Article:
WASHINGTON, (Reuters) - U.S. housing starts and building permits fell more than expected in May, suggesting the housing recovery will likely remain slow for a while.
Groundbreaking for homes fell 6.5 percent to a seasonally adjusted annual pace of 1 million units, the Commerce Department said on Tuesday.
March’s starts were revised down to show a 12.7 percent increase instead of the previously reported 13.2 percent rise. Economists polled by Reuters had forecast starts slipping to a 1.03 million-unit rate last month.
Housing is struggling to regain momentum after a run-up in mortgage rates and hefty increases in prices stifled demand. A shortage of properties has also weighed on the sector.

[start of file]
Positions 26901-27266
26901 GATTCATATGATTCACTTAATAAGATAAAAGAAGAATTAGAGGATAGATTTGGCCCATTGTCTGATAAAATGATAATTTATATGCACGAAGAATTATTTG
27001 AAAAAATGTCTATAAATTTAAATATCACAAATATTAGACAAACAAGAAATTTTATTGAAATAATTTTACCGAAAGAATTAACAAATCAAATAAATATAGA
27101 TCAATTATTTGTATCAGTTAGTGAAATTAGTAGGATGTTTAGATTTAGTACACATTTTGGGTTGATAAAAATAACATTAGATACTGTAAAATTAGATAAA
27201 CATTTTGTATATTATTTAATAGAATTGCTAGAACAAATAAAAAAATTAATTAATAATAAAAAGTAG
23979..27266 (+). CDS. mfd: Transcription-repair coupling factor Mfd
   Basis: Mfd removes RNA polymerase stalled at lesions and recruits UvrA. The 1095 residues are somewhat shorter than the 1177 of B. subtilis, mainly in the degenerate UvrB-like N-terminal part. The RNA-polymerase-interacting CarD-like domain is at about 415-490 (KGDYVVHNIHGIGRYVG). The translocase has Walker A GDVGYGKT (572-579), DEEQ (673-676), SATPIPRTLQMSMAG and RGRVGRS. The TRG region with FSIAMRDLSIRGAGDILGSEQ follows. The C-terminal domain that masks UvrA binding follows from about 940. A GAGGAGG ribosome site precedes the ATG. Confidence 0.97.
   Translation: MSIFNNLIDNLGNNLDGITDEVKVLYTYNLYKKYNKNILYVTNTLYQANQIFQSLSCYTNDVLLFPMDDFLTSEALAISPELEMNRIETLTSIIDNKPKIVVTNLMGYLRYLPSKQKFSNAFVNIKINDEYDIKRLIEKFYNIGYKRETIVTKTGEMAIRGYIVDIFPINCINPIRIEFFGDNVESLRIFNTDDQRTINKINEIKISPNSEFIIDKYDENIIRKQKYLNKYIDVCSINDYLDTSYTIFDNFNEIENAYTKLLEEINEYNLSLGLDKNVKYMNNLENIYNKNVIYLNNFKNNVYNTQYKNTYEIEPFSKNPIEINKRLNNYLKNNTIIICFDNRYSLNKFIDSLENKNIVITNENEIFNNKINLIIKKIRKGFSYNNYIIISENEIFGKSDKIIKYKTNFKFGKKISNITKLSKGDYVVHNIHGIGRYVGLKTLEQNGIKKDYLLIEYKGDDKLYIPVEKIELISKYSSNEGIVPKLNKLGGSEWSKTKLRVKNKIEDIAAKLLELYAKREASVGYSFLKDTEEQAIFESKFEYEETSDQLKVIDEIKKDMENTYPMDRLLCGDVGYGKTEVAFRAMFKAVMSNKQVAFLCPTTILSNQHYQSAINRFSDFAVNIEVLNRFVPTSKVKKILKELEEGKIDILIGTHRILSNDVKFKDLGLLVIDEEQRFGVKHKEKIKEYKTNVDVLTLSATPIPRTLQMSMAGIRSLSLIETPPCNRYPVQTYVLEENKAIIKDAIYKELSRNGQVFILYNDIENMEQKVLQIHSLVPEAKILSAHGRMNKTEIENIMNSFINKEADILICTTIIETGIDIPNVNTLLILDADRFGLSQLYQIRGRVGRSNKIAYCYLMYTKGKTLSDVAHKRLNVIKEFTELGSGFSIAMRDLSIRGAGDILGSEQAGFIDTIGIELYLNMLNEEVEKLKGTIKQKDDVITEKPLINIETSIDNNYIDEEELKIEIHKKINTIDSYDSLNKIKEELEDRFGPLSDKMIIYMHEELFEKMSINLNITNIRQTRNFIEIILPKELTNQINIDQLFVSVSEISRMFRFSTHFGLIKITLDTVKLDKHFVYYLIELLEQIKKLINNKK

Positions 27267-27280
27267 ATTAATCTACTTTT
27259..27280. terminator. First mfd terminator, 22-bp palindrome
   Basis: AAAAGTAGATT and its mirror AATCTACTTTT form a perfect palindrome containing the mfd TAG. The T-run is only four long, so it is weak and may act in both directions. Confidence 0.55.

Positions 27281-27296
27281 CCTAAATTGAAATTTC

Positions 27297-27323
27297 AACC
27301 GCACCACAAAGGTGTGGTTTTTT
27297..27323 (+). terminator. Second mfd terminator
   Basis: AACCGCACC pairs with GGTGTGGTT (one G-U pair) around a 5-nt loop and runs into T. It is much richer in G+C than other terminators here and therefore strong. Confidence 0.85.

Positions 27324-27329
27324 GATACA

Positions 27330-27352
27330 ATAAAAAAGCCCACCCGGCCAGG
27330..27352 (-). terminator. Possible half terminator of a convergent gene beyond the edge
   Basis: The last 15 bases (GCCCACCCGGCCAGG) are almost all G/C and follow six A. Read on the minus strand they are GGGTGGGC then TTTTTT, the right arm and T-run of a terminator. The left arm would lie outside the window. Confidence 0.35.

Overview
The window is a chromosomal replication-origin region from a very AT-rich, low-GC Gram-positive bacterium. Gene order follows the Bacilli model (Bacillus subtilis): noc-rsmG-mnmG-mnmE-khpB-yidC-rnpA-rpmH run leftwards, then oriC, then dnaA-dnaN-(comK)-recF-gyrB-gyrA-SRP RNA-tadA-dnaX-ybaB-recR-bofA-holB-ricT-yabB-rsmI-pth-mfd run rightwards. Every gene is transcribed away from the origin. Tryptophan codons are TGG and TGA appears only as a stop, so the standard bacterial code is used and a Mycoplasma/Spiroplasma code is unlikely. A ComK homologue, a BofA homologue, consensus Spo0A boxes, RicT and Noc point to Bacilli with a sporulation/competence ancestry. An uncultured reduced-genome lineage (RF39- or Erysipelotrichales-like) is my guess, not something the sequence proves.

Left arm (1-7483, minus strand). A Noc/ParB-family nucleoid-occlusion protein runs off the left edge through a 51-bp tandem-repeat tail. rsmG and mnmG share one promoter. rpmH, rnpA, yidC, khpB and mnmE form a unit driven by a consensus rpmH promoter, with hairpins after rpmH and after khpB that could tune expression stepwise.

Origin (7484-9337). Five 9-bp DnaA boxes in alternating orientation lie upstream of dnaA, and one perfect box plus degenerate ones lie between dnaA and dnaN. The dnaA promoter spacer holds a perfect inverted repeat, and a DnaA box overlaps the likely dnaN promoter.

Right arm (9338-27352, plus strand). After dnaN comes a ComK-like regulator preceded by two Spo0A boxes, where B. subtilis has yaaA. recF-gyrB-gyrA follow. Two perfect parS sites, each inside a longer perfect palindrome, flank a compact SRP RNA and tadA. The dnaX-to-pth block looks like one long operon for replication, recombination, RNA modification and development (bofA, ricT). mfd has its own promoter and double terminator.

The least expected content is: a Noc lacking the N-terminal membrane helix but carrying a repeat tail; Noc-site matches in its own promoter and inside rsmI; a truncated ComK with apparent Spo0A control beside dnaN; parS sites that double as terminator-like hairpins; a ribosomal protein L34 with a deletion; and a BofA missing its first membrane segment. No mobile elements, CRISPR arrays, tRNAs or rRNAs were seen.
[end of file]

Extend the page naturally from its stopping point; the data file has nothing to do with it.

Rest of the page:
Groundbreaking for single-family homes, the largest part of the market, fell 5.9 percent in May to a 625,000-unit pace, while starts for the volatile multi-family homes segment decreased 7.6 percent to a 376,000-unit rate.
Federal Reserve Chair Janet Yellen said last month there was a risk a protracted housing slowdown could undermine the economy.
Permits to build homes declined 6.4 percent to a 991,000-unit pace in May, pulling back from the 1.06 million units touched in April. Economists had expected permits to dip to a 1.05-million unit pace.
Permits for single-family homes rose 3.7 percent to a 619,000 unit-pace. They continue to lag groundbreaking, suggesting single-family starts could fall in the months ahead.
A survey on Monday showed confidence among single-family home builders increased in June, but fell short of reaching the threshold considered favorable for building conditions.
Permits for multi-family housing tumbled 19.5 percent to a 372,000-unit pace.